Mitral class

Saudi Arabia purchases two French Mistrals for Egypt

When the conflict in south-eastern Ukraine flared up, a contract signed in 2010 for the French shipbuilder DCNS to build two French Mitral-class amphibious ships for the Russian navy was cancelled. David Pugliese, among others, commented that Canada was an interested buyer for the two ships. These comments, along with reporting about the declining state of the RCN, caused a lot of thought about what kind of navy Canada should be pursuing.

The idea of amphibious ships for the navy has gone around before, most recently promoted by General (ret.) Rick Hillier’s ‘Big Honking Ship’ in 2005. He argued that the Canadian military lacked strategic mobility and an amphibious capability would be a transformative change for the entire armed forces.

Hillier was probably right, but the price tag was simply too high, especially at a time when the Canadian military was engaged in a major operation in a landlocked country half way around the world. He settled for inter-theatre airlift in the form of four CC-177 ‘Globemasters’ (a fifth was bought later) and improved tactical airlift with fifteen CH-47 ‘Chinook’ helicopters and seventeen C-130J ‘Super Hercules’ to solve his immediate problems. Airlift is expensive to purchase and operate, but it is responsive to short-notice and urgent requirements.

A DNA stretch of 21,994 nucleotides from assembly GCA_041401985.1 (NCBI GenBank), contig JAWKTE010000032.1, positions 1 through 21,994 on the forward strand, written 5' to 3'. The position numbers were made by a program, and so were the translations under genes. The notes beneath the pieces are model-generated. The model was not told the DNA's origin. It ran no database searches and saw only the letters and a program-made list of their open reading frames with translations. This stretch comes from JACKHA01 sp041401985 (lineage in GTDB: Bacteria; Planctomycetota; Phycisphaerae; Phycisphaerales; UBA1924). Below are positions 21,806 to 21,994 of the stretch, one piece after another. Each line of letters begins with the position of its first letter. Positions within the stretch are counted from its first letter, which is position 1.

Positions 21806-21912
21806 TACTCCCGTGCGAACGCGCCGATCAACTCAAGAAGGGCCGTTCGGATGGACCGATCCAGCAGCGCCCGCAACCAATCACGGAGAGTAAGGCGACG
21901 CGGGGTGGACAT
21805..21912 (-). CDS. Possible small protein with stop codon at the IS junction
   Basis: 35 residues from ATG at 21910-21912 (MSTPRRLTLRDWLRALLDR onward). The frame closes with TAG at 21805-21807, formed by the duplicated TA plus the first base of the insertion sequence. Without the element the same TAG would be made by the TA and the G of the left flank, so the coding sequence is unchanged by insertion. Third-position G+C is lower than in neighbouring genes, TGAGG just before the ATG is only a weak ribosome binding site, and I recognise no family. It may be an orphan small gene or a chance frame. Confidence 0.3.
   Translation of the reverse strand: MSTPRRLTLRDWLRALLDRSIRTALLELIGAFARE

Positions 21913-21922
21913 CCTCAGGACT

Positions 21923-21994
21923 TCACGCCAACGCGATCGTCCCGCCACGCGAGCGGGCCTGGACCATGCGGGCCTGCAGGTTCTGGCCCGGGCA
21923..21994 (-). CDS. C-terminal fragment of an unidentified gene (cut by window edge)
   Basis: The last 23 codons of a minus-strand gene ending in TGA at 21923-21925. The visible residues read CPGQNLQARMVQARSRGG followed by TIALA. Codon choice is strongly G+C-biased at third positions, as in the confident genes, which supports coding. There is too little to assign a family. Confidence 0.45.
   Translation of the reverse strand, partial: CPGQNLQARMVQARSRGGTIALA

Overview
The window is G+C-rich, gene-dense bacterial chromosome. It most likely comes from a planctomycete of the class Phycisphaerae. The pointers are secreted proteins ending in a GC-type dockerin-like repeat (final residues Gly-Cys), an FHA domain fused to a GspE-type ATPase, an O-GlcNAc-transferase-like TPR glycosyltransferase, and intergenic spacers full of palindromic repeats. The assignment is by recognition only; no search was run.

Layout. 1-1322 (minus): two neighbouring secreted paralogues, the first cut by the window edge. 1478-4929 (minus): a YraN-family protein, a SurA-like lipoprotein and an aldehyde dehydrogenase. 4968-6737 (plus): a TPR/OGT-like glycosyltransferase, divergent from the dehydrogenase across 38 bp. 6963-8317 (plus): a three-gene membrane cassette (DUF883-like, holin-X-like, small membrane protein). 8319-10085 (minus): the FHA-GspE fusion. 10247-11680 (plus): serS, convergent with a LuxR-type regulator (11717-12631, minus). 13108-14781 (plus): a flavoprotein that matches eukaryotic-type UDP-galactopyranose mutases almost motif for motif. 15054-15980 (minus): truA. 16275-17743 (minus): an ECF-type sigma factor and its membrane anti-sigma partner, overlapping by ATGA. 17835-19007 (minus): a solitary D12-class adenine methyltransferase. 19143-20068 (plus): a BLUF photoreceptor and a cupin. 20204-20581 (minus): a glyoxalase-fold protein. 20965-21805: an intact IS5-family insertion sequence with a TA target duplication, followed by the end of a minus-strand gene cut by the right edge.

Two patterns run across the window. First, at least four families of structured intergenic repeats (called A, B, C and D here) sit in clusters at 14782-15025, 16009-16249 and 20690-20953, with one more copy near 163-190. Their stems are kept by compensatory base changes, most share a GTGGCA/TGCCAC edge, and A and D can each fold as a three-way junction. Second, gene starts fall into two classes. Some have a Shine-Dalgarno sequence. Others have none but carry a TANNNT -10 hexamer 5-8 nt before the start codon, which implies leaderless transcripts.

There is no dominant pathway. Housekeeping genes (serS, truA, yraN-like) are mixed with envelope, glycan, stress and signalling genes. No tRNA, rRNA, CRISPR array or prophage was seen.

When the latest round of speculation about acquiring an amphibious capability for the Canadian navy started, the Royal United Services Institute in Nova Scotia held a ‘Free Flowing Strategic Discussion’ session at CFB Halifax for service members to discuss the idea. The results of that session are published on the RUSI NS website here. Author Darren Antler reported that the general opinion was the ships would indeed add a significant new capability for the navy but the logistical and administrative costs of operating them would be prohibitive. Especially concerning was the question of aircraft for the ships.